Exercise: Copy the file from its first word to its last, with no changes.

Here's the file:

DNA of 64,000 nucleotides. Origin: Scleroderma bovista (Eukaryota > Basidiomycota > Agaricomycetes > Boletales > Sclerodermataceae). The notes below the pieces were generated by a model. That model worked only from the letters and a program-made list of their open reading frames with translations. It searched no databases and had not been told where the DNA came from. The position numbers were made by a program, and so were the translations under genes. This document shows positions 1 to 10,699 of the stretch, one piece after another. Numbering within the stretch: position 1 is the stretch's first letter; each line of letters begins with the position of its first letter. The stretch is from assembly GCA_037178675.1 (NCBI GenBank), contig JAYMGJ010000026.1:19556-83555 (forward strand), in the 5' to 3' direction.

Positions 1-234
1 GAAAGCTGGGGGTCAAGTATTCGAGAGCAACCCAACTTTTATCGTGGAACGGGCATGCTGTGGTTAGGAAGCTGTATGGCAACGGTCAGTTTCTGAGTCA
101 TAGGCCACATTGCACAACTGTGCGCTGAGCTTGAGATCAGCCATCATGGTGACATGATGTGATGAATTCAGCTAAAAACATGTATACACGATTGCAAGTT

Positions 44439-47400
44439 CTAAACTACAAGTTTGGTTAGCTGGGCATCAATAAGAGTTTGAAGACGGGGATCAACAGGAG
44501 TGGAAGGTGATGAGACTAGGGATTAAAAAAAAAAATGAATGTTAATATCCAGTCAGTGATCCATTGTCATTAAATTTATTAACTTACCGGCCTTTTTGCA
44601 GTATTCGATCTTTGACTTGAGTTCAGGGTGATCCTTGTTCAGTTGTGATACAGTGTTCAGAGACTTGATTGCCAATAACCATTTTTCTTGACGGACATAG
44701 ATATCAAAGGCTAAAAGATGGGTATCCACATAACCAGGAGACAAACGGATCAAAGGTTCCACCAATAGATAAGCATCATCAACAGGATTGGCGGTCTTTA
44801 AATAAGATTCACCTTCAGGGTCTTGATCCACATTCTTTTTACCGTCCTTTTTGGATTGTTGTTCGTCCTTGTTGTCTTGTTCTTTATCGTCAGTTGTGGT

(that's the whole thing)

DNA of 64,000 nucleotides. Origin: Scleroderma bovista (Eukaryota > Basidiomycota > Agaricomycetes > Boletales > Sclerodermataceae). The notes below the pieces were generated by a model. That model worked only from the letters and a program-made list of their open reading frames with translations. It searched no databases and had not been told where the DNA came from. The position numbers were made by a program, and so were the translations under genes. This document shows positions 1 to 10,699 of the stretch, one piece after another. Numbering within the stretch: position 1 is the stretch's first letter; each line of letters begins with the position of its first letter. The stretch is from assembly GCA_037178675.1 (NCBI GenBank), contig JAYMGJ010000026.1:19556-83555 (forward strand), in the 5' to 3' direction.

Positions 1-234
1 GAAAGCTGGGGGTCAAGTATTCGAGAGCAACCCAACTTTTATCGTGGAACGGGCATGCTGTGGTTAGGAAGCTGTATGGCAACGGTCAGTTTCTGAGTCA
101 TAGGCCACATTGCACAACTGTGCGCTGAGCTTGAGATCAGCCATCATGGTGACATGATGTGATGAATTCAGCTAAAAACATGTATACACGATTGCAAGTT

Positions 44439-47400
44439 CTAAACTACAAGTTTGGTTAGCTGGGCATCAATAAGAGTTTGAAGACGGGGATCAACAGGAG
44501 TGGAAGGTGATGAGACTAGGGATTAAAAAAAAAAATGAATGTTAATATCCAGTCAGTGATCCATTGTCATTAAATTTATTAACTTACCGGCCTTTTTGCA
44601 GTATTCGATCTTTGACTTGAGTTCAGGGTGATCCTTGTTCAGTTGTGATACAGTGTTCAGAGACTTGATTGCCAATAACCATTTTTCTTGACGGACATAG
44701 ATATCAAAGGCTAAAAGATGGGTATCCACATAACCAGGAGACAAACGGATCAAAGGTTCCACCAATAGATAAGCATCATCAACAGGATTGGCGGTCTTTA
44801 AATAAGATTCACCTTCAGGGTCTTGATCCACATTCTTTTTACCGTCCTTTTTGGATTGTTGTTCGTCCTTGTTGTCTTGTTCTTTATCGTCAGTTGTGGT